As shown in
step 1: start;
step 2: setting the path condition and the condition of the golf ball;
step 3: putting a golf ball on the path;
step 4: checking the position of the ball, if yes, go to step 5, if no, go to step 3;
step 5: proceeding putting;
step 6: the first and the second sensors 24, 31 detecting the ball and sending the data to the controlling device 40;
step 7: the controlling device 40 processing the data;
step 8: displaying the result of the data;
step 9: checking whether the golf ball enters the hole, if yes, go the step 10, if no, go to step 12;
step 10: setting the condition of the golf ball or continuing to putt;
step 11: changing the site on the display device;
step 12: displaying the current position of the golf ball, the distance and the direction to the hole;
step 13: changing site on the display device and re-setting the condition of the golf ball, and then go to step 3.
While we have shown and described the embodiment in accordance with the present invention, it should be clear to those skilled in the art that further embodiments may be made without departing from the scope of the present invention.
|Cited Patent||Filing date||Publication date||Applicant||Title|
|US3727069 *||Jul 21, 1971||Apr 10, 1973||Litton Systems Inc||Target measurement system for precise projectile location|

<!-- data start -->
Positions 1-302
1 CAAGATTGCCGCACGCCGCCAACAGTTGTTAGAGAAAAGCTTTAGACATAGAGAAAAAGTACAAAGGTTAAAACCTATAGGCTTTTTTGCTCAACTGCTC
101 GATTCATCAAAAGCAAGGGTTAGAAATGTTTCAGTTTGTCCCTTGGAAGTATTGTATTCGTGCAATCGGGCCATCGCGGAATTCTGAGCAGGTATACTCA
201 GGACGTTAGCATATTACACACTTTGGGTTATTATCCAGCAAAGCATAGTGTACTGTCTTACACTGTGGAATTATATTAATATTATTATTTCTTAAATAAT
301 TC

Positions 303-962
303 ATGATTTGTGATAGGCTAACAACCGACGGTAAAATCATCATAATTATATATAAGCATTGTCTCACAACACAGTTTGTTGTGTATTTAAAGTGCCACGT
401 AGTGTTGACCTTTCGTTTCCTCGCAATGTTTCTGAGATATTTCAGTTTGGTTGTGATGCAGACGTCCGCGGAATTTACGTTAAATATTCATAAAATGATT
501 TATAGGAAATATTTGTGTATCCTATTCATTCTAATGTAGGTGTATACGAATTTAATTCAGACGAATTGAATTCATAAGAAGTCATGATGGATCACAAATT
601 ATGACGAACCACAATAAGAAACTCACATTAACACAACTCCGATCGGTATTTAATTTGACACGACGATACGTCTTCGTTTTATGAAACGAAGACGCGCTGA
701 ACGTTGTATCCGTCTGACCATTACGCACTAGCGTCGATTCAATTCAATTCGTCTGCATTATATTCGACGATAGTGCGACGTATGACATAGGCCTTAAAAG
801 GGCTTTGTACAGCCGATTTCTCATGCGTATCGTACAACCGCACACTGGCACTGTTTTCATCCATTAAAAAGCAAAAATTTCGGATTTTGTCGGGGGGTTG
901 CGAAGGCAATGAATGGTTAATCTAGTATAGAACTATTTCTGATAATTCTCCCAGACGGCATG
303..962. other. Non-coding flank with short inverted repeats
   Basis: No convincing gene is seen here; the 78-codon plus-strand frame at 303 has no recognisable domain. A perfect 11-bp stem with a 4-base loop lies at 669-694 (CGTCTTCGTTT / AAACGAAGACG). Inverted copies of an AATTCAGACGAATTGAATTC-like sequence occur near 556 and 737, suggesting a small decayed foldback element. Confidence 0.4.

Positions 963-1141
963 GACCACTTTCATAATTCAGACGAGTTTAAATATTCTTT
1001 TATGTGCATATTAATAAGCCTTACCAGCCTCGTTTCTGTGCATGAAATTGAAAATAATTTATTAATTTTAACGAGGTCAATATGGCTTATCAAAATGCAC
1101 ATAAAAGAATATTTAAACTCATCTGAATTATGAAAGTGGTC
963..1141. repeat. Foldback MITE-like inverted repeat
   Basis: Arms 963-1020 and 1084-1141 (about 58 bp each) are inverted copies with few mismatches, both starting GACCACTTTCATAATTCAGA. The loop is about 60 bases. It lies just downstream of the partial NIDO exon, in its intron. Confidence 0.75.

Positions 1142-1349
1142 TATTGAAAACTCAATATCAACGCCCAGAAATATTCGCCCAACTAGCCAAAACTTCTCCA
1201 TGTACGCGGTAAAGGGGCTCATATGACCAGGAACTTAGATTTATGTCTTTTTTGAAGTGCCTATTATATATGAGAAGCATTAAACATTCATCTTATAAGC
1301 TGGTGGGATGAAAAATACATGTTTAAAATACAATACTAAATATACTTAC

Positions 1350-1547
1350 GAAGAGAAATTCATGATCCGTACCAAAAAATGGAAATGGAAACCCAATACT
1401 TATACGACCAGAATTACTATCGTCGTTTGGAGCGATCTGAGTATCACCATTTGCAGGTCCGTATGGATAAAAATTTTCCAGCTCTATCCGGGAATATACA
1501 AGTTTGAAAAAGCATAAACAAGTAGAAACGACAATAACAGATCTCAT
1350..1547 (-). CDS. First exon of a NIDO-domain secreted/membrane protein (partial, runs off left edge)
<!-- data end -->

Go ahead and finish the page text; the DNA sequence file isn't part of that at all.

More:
|US4770527 *||Feb 2, 1987||Sep 13, 1988||Pennwalt Corporation||Photoelectric-piezoelectric velocity and impact sensor|
|US4872687 *||Jul 23, 1987||Oct 10, 1989||Dooley Daniel J||Putting tutor|
|US5230505 *||Nov 8, 1991||Jul 27, 1993||Moneywon Inc.||Apparatus for evaluating ball pitching performance|
|US5435547 *||Jun 30, 1994||Jul 25, 1995||Lee; Do W.||Golf putting practice device|
|US5626526 *||Mar 31, 1995||May 6, 1997||Pao; Yi-Ching||Golf training device having a two-dimensional, symmetrical optical sensor net|
|US5733200 *||Sep 13, 1996||Mar 31, 1998||G.L. Technology, Inc.||Automated practice putting green with oversurface ball return|
|US5779241 *||Jun 2, 1995||Jul 14, 1998||D'costa; Joseph F.||Apparatus and method for measurement of position and velocity|
|US6540620 *||Sep 14, 2000||Apr 1, 2003||Joseph Consiglio||Golf putter training device incorporating processor and counter mechanism|
|US6669574 *||Feb 21, 2003||Dec 30, 2003||Thomas P. Riley||Golf training device|
|US6709343 *||Sep 11, 2002||Mar 23, 2004||Mystic Golf, L.L.C.||Golf putt training apparatus|
|US6821211 *||Sep 14, 2001||Nov 23, 2004||Golftech||Sport swing analysis system|
|Citing Patent||Filing date||Publication date||Applicant||Title|
|US7874929||Jan 25, 2011||Accuputt International, Inc.||System and method for training a golf club stroke|
|US8439359||May 14, 2013||Kelye Stites||Shuffleboard playfield assembly|
|US20050059504 *||Sep 12, 2003||Mar 17, 2005||Barnard Timothy L.||Power putter|
|US20070249428 *||Mar 30, 2007||Oct 25, 2007||Walt Pendleton||Putting Training Device|
|US20080248890 *||Aug 17, 2007||Oct 9, 2008||Blanchard Ralph J||System and Method for Training a Golf Club Stroke|
|US20090181787 *||Jul 16, 2009||Joseph Lane||Golf putting training system|
|U.S. Classification||473/198, 473/225|
|International Classification||A63B71/06, A63B69/36|
|Cooperative Classification||A63B69/3658, A63B69/3676|
|European Classification||A63B69/36E, A63B69/36P|
|Feb 23, 2009||REMI||Maintenance fee reminder mailed|
|Aug 16, 2009||LAPS||Lapse for failure to pay maintenance fees|
|Oct 6, 2009||FP||Expired due to failure to pay maintenance fee|
Effective date: 20090816